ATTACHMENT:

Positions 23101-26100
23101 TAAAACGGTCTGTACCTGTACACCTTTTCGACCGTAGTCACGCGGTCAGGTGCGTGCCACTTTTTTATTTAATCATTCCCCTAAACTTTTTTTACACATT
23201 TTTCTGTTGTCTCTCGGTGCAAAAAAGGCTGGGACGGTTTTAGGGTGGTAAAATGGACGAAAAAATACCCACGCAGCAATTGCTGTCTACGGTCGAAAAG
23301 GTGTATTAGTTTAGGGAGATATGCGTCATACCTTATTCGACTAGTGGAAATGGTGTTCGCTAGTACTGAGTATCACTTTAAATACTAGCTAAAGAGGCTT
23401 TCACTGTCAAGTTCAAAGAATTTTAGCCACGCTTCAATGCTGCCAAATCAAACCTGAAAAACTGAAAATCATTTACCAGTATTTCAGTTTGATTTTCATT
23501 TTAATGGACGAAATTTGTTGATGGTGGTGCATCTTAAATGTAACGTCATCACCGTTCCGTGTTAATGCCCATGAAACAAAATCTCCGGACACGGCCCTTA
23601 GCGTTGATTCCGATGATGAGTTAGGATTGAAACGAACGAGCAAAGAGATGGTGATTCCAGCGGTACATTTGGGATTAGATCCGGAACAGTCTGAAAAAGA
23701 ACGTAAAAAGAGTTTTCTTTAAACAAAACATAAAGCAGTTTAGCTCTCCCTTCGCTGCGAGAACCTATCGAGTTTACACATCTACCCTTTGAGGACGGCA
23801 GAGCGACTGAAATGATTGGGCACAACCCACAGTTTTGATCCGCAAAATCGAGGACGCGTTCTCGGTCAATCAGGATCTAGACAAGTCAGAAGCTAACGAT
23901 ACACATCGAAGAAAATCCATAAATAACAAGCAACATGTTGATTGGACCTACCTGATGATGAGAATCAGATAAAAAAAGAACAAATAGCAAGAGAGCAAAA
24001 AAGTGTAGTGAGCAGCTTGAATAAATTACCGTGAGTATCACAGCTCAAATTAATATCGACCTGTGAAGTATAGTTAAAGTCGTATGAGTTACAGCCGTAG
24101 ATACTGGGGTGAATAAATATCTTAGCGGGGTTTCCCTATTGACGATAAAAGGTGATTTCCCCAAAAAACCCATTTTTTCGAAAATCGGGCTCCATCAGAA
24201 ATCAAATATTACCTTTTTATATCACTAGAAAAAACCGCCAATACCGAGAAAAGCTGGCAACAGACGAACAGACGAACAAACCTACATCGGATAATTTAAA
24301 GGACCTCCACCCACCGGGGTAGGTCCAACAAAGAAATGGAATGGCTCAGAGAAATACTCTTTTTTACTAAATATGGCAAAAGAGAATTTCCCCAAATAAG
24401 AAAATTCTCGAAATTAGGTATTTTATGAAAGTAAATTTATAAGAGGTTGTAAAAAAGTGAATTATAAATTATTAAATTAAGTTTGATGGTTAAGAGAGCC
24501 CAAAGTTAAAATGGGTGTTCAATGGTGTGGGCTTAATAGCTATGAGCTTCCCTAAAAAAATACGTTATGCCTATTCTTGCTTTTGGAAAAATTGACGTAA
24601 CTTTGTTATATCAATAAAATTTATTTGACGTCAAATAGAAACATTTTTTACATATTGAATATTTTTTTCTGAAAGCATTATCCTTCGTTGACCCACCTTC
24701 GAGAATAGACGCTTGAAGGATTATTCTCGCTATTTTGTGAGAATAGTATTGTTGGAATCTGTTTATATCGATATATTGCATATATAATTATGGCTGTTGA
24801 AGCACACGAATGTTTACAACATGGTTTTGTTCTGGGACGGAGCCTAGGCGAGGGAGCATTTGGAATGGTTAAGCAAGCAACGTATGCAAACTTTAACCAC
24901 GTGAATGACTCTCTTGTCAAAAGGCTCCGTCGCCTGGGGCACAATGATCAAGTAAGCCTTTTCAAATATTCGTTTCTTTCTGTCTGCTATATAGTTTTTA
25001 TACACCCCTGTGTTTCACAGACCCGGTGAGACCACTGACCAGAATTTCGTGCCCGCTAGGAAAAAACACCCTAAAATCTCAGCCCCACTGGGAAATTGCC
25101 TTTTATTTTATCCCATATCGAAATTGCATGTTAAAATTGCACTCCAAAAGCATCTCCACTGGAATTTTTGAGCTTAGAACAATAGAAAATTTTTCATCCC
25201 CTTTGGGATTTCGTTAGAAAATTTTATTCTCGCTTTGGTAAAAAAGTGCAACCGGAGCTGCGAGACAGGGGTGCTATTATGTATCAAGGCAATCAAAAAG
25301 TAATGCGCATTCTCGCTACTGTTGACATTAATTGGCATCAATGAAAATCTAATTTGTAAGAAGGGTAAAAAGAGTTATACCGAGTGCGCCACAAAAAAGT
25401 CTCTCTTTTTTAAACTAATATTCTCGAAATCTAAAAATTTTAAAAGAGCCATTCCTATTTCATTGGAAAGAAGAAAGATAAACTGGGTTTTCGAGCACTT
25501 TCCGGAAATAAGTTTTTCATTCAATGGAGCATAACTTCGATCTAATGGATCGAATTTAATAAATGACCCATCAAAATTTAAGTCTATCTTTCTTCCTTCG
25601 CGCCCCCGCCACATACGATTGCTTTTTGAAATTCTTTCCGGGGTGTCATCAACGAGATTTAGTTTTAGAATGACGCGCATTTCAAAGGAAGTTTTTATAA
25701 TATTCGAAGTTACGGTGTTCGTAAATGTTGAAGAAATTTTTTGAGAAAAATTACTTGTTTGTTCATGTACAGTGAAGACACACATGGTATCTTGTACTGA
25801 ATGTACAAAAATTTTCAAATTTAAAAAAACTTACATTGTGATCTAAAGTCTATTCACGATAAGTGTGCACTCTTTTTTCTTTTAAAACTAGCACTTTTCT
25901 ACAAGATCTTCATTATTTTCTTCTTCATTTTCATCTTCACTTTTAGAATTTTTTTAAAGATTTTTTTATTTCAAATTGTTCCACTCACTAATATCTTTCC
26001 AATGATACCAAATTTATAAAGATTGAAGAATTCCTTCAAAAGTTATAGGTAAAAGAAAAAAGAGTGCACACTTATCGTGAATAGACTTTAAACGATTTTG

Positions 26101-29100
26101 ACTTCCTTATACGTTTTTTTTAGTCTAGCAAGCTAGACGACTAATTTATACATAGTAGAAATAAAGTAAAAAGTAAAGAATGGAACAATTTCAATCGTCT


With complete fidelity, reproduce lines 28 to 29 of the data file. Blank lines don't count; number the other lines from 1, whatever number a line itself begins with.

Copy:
25701 TATTCGAAGTTACGGTGTTCGTAAATGTTGAAGAAATTTTTTGAGAAAAATTACTTGTTTGTTCATGTACAGTGAAGACACACATGGTATCTTGTACTGA
25801 ATGTACAAAAATTTTCAAATTTAAAAAAACTTACATTGTGATCTAAAGTCTATTCACGATAAGTGTGCACTCTTTTTTCTTTTAAAACTAGCACTTTTCT